NEW YORK, February 2, 2010 -- A hormone responsible for the body's stress response is also linked to the growth of insulin-producing cells in the pancreas, according to JDRF- funded researchers at the Salk Institute for Biological Studies in California. The findings are the latest advances to underscore the potential for regeneration as a key component of a possible cure for type 1 diabetes.
The research, which was published in the Proceedings of the National Academy of Sciences, was led by Wylie Vale, Ph.D., Professor and Head of the Clayton Laboratories for Peptide Biology and Mark O. Huising, Ph.D., a postdoctoral fellow at the Clayton Foundation Laboratories. The Juvenile Diabetes Research Foundation was a funder of the study.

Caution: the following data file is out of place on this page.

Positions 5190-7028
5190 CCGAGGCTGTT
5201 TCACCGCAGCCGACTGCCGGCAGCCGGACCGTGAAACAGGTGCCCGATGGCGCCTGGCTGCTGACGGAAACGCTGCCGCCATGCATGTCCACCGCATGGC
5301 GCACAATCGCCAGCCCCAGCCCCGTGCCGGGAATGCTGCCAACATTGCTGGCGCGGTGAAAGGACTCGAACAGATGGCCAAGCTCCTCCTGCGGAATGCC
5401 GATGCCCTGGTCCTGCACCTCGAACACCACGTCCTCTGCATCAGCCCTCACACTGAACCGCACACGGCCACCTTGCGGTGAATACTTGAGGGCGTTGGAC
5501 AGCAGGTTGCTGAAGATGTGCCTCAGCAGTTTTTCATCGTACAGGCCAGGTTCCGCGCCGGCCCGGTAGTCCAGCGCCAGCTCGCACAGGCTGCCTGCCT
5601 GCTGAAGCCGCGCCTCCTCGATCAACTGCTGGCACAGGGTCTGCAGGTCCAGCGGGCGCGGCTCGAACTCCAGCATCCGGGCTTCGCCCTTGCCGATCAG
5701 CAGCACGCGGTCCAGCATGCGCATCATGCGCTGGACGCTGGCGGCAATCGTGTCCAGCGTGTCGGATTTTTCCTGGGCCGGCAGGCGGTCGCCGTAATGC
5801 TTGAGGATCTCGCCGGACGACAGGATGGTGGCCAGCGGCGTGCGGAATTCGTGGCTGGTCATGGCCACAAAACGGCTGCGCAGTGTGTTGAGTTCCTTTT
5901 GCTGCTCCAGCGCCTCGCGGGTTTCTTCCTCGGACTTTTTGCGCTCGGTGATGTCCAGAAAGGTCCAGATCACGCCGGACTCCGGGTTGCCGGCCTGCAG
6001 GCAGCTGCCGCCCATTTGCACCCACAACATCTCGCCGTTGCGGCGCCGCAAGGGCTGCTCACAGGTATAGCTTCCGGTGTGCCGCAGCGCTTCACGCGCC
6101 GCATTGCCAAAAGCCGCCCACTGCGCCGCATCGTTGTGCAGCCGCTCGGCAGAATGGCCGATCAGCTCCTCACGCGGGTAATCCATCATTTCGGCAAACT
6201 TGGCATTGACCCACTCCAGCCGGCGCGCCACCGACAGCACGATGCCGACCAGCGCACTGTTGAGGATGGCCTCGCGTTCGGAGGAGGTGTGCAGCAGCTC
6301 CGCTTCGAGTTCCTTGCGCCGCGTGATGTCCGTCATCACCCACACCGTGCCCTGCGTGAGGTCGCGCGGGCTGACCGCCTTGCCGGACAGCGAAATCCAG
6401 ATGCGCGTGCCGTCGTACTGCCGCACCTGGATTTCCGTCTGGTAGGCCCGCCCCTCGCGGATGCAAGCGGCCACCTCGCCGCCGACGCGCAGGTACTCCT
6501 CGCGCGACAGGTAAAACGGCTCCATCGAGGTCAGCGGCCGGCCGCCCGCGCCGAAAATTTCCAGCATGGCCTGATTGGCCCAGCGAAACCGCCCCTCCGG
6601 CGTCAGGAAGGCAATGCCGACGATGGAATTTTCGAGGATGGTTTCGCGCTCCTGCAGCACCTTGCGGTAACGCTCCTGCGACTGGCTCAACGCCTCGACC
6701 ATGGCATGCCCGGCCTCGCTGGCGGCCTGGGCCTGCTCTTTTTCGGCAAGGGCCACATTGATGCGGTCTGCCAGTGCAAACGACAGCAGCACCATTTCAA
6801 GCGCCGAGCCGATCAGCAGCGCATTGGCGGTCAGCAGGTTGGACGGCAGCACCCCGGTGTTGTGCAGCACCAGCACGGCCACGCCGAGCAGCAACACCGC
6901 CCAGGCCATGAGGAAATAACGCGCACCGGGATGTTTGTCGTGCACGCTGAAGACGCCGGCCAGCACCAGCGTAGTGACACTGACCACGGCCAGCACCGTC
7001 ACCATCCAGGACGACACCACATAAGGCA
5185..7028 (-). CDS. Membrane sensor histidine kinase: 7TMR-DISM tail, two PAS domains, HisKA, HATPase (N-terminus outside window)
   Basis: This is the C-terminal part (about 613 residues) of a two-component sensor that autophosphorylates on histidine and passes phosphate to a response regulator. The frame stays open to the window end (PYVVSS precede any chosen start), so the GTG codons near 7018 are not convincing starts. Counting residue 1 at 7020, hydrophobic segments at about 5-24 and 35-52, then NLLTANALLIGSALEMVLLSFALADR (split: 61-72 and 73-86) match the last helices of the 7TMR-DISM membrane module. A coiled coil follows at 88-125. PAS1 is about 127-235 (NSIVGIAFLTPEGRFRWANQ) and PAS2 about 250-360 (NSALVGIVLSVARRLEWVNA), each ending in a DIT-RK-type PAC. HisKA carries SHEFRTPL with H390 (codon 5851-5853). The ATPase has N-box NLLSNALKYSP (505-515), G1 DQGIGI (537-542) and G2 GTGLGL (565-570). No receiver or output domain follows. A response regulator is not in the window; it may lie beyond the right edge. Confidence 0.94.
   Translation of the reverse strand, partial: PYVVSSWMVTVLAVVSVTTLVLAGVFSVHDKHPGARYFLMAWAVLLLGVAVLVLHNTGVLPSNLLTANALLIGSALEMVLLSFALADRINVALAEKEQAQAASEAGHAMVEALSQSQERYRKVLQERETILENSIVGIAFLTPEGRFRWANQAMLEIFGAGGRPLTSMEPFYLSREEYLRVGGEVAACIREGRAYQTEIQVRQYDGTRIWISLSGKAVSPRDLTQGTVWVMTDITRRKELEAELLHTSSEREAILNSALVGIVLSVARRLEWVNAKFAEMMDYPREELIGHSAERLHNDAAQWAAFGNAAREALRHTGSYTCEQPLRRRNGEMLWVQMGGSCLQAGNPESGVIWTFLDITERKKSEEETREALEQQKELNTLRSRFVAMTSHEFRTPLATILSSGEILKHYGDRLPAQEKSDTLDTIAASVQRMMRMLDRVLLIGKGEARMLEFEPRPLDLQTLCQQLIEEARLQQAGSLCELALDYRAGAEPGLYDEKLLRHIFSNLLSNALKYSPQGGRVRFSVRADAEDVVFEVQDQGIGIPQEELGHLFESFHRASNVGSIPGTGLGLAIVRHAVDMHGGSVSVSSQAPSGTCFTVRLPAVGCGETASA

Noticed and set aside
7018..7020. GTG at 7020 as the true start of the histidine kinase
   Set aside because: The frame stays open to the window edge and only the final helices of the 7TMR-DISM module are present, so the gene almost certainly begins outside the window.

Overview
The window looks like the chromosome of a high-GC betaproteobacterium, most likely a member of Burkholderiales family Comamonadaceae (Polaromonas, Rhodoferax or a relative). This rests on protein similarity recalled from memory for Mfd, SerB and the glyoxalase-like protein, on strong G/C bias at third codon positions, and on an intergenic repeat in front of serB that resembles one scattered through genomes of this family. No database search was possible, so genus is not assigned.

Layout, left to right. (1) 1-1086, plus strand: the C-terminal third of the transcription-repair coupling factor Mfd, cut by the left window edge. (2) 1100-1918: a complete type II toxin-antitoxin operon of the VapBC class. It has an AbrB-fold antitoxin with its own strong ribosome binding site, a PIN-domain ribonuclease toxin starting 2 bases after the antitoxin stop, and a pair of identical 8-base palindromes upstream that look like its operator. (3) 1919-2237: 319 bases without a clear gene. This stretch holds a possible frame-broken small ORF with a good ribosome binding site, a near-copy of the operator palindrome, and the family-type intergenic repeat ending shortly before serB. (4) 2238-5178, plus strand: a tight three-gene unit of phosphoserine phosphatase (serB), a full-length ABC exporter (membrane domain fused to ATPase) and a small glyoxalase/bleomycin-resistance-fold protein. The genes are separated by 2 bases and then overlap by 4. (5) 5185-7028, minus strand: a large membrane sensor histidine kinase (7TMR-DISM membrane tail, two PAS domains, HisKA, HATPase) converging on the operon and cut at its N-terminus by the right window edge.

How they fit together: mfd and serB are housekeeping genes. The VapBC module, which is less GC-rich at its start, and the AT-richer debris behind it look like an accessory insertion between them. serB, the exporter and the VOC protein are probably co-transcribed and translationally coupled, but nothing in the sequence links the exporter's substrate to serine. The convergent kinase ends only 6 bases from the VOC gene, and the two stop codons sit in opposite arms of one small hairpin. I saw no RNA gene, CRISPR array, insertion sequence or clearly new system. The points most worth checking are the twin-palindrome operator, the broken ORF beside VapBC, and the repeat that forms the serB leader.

According to Patricia Kilian, Ph.D., Program Director for Regeneration at JDRF, the study showed that the stress hormone could increase the rate at which insulin-producing cells in the pancreas expand in animal models. These findings reinforce the potential of regeneration as a cure for diabetes and provide insights for discovering new approaches to treat people with diabetes by restoring or regenerating their ability to produce insulin.
Among the fastest-growing scientific areas JDRF supports is research aimed at regenerating insulin producing cells in people who have diabetes (as opposed to transplanting cells from organ donors or other sources). This involves triggering the body to grow its own new insulin producing cells, either by copying existing ones some are usually still active, even in people who have had diabetes for decades or causing the pancreas to create new ones.
JDRF has become a leader in this new and exciting research field, funding a wide range of research projects such as the Salk Institute study and creating an innovative diabetes drug discovery and development partnership with the Genomics Institute of the Novartis Foundati
|Contact: Jill Lubarsky|
Juvenile Diabetes Research Foundation International